On March 25, 2010, Brittney Lavoll was shot in the head by her ex-boyfriend, Kevin Gipson, outside of the Las Vegas Jack in the Box fast-food restaurant where she worked. Gipson had learned where Lavoll was working by calling one of her co-workers and then hid in the bushes outside of the restaurant until Lavoll arrived.
Gipson, who had two children with Lavoll, reportedly told police that he was angry because Lavoll refused to let him see the children. According to police, Gipson—who was a convicted felon—had been violent toward Lavoll in the past and had threatened her. Because of his criminal past, Gipson was prohibited from gun ownership under both federal and Nevada state law. However, he had no problem purchasing a .25 caliber handgun from a friend for $50 in cash and $50 in marijuana. He then used the handgun to murder Lavoll. Because Nevada does not require background checks for this type of private gun sale, Gipson’s friend had no obligation to conduct a background check to ensure that Gipson was eligible to possess a firearm. Gipson admitted to the murder and was sentenced to 28 years to life in prison in February 2012.
Tragically, Brittney Lavoll is not alone. Between 2003 and 2012, 185 women in Nevada were killed by an intimate partner. According to the 2010 National Intimate Partner and Sexual Violence Survey conducted by the Centers for Disease Control and Prevention, or CDC, 48.1 percent of women living in Nevada will experience rape, physical violence, and/or stalking by an intimate partner during their lifetime. But despite the scope of the problem, Nevada has remarkably weak laws to protect women from violent crime and, in particular, gun violence.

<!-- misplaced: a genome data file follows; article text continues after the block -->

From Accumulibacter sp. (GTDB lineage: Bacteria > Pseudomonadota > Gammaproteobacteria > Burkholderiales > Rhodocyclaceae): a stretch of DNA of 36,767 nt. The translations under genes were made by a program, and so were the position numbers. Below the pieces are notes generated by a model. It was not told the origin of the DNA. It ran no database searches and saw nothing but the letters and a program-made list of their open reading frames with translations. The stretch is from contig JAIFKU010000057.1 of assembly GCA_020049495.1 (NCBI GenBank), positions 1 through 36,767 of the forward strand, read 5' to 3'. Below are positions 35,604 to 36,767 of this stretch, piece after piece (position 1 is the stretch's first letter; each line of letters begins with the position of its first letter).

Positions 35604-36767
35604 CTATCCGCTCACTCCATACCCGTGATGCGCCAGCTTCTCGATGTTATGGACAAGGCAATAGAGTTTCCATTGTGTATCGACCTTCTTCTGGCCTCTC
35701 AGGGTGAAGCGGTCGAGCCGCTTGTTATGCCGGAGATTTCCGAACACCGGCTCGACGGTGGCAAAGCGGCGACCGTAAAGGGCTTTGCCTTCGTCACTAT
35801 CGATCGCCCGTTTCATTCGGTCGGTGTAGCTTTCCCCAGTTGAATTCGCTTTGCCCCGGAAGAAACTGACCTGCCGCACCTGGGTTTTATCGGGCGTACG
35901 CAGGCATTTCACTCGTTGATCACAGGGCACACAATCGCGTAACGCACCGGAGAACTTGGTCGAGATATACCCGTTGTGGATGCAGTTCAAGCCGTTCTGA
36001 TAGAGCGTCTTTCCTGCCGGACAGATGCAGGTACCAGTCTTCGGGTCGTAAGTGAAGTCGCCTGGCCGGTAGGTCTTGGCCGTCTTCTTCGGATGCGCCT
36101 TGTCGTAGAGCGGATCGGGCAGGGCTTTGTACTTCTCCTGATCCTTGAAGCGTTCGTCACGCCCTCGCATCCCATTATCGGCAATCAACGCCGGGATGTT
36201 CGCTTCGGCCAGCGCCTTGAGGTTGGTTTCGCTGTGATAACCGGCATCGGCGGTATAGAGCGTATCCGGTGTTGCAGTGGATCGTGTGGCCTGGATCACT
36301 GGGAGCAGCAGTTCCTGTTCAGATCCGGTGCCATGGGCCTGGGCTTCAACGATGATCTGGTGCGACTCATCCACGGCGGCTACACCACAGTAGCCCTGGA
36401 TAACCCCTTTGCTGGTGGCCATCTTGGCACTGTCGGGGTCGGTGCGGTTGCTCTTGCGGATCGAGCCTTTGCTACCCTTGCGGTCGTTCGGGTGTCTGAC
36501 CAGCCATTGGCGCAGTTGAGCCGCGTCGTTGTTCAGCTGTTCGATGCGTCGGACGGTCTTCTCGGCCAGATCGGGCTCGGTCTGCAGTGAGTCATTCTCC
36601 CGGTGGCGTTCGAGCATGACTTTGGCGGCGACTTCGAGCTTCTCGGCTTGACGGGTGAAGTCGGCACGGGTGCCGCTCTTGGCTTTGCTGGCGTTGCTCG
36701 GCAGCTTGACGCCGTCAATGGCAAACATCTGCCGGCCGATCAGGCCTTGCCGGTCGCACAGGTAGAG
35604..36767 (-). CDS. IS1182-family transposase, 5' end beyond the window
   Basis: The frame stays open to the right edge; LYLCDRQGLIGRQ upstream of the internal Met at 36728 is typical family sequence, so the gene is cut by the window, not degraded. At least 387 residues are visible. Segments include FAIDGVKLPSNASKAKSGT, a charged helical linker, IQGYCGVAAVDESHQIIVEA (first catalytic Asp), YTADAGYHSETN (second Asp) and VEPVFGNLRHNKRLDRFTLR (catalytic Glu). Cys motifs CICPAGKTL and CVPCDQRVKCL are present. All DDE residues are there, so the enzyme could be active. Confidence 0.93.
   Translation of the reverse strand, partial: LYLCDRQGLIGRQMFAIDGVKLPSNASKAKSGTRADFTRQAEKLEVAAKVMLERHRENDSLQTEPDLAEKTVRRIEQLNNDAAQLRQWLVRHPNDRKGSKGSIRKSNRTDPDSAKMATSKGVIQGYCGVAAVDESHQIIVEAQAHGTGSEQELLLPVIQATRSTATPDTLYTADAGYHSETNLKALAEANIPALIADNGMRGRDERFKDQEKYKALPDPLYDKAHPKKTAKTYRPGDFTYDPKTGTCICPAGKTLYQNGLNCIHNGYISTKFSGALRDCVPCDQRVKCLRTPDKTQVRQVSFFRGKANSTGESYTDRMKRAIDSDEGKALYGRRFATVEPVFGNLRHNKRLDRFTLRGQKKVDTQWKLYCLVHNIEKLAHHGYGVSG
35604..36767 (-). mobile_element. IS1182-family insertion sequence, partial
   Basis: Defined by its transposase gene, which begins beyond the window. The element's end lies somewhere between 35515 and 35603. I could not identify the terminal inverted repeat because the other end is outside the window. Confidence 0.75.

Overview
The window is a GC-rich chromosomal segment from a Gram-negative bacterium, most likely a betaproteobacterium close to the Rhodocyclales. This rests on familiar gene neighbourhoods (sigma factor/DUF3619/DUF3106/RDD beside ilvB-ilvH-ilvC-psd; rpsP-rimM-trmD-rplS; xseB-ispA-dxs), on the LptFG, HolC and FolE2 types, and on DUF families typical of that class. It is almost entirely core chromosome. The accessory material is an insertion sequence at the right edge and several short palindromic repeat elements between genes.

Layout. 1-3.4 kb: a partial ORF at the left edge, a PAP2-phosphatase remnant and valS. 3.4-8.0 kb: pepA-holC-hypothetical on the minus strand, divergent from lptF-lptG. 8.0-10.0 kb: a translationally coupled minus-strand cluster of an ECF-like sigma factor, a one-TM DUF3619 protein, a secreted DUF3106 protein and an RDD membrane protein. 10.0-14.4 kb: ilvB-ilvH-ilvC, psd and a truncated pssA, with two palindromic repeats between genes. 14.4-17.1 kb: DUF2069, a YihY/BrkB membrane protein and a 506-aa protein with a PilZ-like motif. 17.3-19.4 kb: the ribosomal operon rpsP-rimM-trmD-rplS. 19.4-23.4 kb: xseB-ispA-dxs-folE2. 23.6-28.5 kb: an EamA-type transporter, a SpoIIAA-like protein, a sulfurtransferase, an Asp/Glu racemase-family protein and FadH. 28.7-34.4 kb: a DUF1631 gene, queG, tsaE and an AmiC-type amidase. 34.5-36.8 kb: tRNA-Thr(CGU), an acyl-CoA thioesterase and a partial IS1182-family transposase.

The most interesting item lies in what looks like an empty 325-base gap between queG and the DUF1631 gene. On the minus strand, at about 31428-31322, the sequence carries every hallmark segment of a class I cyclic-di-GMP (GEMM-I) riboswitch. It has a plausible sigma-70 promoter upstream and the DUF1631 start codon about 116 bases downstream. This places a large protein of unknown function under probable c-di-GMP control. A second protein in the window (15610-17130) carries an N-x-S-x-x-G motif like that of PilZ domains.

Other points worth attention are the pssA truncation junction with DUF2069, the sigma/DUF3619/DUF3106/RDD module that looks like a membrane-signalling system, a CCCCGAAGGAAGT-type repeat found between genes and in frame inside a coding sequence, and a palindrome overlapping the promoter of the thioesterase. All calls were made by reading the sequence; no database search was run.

This issue brief presents data on the scope of gun violence against women in Nevada—paying particular attention to gun homicides that occur in a domestic violence context. It also discusses current weaknesses in state law that leave women vulnerable to future violence and allow dangerous domestic abusers and stalkers to have easy access to guns.
Gun violence against women in the United States